Chinese President Xi Jinping arrived in Paris, France on Monday to attend the United Nations-sponsored talks on climate change (formally known as the 21st session of the Conference of the Parties to the United Nations Framework Convention on Climate Change, or COP21 for short). Xi’s presence in Paris marks the final step in China’s recent push to highlight its efforts on climate change, which dovetail nicely with Beijing’s attempts to clean up the air, water, and soil pollution (among other environmental issues) that plague the country.
Xi gave a speech during the opening ceremonies of COP21, in which he urged countries to “reject the narrow-minded mentality of a zero-sum game” in favor of win-win cooperation. That will require all countries – particularly developed countries – to take on more shared responsibilities, Xi said. As part of those responsibilities, the developed world should providing financial support and transferring climate-friendly technologies to developing countries, he explained.
Meanwhile, “addressing climate change should not deny the legitimate needs of developing countries to reduce poverty and to improve their people’s living standards,” Xi said.
Xi also spoke at some length about the need for the Paris agreement to be legally binding. It is “imperative to ensure the effective observance and implementation of international rules,” Xi said.
The COP21 talks are supposed to end up in a legally binding treaty that outlines each country’s commitments toward slowing climate change and mitigating its impact. The general mood has been optimistic, although current commitments from all the parties involved will not be enough to keep warming below the desired two degree Centigrade limit. In the past, talks have reached deadlock, with the United States and China in particular on opposing sides, generally representing the developed and developing world – and both arguing the other side should be doing more.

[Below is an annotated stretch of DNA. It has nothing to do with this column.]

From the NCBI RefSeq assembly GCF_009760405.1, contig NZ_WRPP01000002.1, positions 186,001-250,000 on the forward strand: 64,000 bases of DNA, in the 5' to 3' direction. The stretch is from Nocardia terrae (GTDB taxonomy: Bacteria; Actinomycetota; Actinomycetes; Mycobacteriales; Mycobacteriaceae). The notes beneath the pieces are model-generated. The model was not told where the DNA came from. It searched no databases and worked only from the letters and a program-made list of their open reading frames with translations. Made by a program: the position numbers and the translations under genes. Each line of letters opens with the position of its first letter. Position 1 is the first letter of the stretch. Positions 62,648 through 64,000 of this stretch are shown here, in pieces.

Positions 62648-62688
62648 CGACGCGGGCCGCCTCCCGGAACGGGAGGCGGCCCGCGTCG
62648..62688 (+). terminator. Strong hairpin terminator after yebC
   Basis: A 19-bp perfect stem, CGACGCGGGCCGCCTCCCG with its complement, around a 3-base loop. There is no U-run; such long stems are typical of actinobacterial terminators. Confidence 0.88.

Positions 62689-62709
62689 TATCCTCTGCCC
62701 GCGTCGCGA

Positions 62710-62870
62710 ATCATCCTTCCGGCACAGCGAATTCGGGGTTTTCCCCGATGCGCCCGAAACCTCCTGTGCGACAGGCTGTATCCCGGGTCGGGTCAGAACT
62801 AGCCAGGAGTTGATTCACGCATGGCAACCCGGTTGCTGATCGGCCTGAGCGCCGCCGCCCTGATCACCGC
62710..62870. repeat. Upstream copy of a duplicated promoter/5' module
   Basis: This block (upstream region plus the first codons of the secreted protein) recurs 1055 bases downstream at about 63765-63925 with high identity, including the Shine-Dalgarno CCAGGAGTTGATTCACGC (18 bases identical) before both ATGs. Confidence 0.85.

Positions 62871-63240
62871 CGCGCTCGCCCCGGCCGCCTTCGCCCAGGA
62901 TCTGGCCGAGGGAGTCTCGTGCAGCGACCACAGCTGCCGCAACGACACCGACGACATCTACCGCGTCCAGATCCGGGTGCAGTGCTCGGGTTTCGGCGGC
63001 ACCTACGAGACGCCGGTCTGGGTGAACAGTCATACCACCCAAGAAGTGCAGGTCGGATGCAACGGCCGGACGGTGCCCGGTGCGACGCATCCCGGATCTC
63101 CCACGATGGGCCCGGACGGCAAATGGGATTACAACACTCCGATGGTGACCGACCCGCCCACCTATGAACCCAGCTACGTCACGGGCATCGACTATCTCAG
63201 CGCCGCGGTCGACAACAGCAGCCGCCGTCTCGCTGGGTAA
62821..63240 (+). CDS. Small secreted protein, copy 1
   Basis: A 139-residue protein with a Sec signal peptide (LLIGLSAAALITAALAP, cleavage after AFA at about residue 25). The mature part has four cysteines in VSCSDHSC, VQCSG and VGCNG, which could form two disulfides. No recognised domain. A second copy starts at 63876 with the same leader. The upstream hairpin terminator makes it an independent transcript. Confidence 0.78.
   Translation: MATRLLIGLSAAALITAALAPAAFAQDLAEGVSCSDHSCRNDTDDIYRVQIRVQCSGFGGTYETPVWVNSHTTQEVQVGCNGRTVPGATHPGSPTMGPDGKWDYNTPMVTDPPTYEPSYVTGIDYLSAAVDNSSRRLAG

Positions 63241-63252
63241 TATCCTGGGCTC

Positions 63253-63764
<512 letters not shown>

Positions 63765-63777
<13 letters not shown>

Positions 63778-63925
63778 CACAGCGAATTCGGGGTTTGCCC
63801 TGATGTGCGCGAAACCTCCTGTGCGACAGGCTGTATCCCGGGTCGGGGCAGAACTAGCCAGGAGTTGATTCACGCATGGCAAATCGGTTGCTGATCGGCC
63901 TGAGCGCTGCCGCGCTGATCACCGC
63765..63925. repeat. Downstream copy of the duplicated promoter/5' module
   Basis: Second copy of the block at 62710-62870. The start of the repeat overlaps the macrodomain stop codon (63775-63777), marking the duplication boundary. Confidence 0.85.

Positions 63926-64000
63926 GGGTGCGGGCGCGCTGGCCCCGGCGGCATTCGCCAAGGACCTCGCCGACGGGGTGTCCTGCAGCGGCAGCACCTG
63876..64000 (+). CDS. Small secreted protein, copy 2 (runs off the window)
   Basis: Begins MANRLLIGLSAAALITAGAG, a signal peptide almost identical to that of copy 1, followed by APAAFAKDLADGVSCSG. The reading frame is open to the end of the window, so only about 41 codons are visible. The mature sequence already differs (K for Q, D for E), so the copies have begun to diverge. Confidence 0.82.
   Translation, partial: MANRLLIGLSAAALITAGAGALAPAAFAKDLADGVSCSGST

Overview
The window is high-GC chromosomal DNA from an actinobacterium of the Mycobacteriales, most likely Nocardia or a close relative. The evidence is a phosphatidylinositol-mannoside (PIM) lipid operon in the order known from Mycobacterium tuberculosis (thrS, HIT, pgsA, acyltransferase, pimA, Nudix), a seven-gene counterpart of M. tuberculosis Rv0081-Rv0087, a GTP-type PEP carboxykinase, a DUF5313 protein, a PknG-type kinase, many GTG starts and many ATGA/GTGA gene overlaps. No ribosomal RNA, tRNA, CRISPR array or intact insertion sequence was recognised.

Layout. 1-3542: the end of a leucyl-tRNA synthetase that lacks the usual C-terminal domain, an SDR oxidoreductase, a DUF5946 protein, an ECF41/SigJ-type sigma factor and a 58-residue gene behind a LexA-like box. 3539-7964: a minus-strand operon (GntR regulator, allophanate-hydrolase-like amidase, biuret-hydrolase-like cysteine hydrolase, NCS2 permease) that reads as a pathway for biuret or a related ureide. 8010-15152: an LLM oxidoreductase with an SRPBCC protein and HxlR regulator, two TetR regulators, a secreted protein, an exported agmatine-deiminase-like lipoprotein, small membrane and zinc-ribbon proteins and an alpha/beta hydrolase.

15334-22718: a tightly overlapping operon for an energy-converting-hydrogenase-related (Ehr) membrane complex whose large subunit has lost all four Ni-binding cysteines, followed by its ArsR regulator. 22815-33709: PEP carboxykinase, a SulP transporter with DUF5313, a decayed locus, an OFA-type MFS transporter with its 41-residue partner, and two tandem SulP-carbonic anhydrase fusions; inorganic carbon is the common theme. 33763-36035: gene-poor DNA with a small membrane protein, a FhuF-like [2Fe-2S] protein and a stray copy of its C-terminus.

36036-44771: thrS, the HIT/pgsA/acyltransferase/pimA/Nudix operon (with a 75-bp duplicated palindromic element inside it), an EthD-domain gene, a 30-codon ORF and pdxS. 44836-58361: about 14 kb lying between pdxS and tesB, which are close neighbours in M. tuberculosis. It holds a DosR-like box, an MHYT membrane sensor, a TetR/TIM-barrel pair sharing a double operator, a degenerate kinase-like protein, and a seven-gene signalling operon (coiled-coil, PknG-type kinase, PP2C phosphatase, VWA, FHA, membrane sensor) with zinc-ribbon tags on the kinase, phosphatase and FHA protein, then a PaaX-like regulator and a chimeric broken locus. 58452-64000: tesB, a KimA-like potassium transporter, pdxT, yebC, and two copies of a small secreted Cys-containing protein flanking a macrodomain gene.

Yet even while China has kept much of the rhetoric of “common but differentiated responsibilities” – which insists that the developed world must shoulder the bulk of the responsibility, while developing countries can prioritize economic growth over fighting climate change — China’s own approach has undergone a sea change since the 2009 climate change talks in Copenhagen failed to reach agreement on a new treaty. As Xi pointed out, China is now the world leader in energy conservation and the use of new and renewable energy. Xi also promised that there’s more to come as China’s 13th five year plan will heavily feature an ecological focus.
Meanwhile, U.S. President Barack Obama comes to Paris determined to see a strong treaty on climate change – despite questionable political support for serious efforts back in Washington. Obama and Xi met on Monday on the sidelines of COP21, and Obama emphasized that China and the United States share “a common vision for what’s needed in a Paris agreement, including moving toward a low-carbon global economy in this century, enhancing transparency to build trust, and robust financial support to help developing countries adapt.”
The outlook is decidedly more hopeful now than it was six years ago, but success is still far from certain. The longstanding deadlock over how just how ‘differentiated’ responsibilities for tackling climate change should be continues to divide the developed and developing world. And on that front, China – which sees itself as both leader and champion of the developing world – has not changed its position.
In an interview with Xinhua, China’s chief negotiator on the Paris talks, Su Wei, echoed Xi, saying that the Paris agreement “should have legal force” and “be consistent with principles, provisions, targets and framework of United Nations Framework Convention on Climate Change (UNFCCC)” – which enshrined the idea of “common but differentiated responsibilities.”
“China will continue to address the issue with a positive and serious attitude… however, our position on insisting principles of common but differentiated responsibility will not change,” Su said.
Su added that previous progress of the negotiations on the text of the treaty “was not satisfying… a number of divergences remain to be bridged.” The goal is to have a draft text finalized by December 3, so that each country has time to review and make decisions on the draft before the December 11 deadline.
“Time is quite pressing, [so] we will make every minute and second count,” Su said.